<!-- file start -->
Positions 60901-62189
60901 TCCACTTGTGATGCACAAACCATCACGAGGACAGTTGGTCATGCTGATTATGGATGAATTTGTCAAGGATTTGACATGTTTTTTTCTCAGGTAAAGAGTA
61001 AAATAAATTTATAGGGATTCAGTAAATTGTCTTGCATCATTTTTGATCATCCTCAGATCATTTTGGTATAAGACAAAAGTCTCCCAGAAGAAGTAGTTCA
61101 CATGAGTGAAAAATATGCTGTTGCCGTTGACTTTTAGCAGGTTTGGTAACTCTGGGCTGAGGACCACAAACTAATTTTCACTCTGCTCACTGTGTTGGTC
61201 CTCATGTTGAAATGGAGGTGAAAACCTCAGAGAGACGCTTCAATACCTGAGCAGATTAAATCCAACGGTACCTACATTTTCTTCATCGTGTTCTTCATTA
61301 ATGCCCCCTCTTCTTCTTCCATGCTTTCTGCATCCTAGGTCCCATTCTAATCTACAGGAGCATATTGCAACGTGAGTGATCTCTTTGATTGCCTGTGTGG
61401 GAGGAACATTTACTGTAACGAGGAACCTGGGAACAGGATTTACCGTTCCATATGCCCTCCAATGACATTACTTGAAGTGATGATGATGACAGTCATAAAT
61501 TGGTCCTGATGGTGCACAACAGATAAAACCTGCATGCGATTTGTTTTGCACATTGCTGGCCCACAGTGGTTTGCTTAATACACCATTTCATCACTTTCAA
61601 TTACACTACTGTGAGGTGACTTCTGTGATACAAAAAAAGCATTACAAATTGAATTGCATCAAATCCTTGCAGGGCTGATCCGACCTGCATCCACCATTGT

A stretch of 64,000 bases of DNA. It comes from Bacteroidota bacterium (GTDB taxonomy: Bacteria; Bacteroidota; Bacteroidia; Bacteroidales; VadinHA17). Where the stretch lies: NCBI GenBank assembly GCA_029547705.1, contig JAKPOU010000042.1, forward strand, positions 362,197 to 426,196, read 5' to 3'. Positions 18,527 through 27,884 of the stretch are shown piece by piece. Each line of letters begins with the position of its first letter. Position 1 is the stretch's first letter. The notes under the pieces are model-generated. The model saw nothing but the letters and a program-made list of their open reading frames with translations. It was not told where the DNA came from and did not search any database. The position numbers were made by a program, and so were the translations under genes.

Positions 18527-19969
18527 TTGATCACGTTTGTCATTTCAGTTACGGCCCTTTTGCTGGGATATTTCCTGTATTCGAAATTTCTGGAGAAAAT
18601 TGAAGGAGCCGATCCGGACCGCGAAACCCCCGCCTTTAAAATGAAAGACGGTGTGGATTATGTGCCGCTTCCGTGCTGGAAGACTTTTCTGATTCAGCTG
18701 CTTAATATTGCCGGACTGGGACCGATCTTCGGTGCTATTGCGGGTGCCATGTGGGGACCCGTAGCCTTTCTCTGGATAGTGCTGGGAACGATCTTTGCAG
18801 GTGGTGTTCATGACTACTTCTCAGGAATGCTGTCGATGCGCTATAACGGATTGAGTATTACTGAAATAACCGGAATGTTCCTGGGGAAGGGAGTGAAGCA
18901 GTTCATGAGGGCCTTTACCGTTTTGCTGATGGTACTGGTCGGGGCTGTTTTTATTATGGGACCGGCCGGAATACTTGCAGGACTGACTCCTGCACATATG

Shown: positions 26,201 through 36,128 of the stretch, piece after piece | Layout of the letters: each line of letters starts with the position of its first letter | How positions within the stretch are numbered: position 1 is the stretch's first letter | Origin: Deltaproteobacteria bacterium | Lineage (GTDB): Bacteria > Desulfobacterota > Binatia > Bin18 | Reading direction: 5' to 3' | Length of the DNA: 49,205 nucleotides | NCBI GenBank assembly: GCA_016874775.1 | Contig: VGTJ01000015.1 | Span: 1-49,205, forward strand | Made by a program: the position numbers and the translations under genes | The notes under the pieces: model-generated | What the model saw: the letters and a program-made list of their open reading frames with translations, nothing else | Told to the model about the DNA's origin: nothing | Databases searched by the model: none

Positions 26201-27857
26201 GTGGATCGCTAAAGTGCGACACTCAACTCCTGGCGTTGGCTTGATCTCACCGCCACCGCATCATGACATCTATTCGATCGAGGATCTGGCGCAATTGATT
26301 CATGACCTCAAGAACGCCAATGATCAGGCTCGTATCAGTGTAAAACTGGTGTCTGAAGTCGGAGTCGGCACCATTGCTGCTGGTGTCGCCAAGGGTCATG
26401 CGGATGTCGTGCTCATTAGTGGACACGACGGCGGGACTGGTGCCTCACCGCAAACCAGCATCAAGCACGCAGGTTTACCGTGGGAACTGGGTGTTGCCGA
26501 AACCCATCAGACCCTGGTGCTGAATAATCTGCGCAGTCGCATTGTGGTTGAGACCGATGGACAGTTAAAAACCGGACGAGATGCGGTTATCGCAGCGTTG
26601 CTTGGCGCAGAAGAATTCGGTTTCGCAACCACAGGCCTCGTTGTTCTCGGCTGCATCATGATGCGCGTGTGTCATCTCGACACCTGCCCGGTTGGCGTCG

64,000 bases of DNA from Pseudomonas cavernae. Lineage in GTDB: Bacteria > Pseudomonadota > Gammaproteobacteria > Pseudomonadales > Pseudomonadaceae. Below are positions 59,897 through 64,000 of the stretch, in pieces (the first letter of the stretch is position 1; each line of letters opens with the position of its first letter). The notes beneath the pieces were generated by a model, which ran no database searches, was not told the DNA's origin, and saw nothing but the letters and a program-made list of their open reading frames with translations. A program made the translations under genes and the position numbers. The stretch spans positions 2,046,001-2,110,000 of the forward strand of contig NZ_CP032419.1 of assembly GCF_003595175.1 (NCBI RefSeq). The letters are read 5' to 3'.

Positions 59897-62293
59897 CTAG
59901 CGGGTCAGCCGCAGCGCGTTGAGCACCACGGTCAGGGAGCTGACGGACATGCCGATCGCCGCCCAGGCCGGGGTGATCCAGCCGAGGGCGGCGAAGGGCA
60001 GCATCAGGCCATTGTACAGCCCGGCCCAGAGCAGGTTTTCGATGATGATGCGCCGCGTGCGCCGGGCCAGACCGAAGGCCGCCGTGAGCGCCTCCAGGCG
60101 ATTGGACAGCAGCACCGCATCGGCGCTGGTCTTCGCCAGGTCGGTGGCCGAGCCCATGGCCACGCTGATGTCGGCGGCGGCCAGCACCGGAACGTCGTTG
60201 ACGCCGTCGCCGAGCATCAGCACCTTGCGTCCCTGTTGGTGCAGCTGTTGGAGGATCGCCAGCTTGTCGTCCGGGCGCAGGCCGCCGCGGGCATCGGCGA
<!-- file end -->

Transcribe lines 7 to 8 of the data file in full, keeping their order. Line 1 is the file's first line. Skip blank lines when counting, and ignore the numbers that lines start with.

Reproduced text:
61401 GAGGAACATTTACTGTAACGAGGAACCTGGGAACAGGATTTACCGTTCCATATGCCCTCCAATGACATTACTTGAAGTGATGATGATGACAGTCATAAAT
61501 TGGTCCTGATGGTGCACAACAGATAAAACCTGCATGCGATTTGTTTTGCACATTGCTGGCCCACAGTGGTTTGCTTAATACACCATTTCATCACTTTCAA